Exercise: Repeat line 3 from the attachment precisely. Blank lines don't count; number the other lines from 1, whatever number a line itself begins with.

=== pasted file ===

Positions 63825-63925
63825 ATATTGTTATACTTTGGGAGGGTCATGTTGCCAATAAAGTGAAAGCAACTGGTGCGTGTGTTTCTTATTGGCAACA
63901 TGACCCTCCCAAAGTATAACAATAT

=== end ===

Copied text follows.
63901 TGACCCTCCCAAAGTATAACAATAT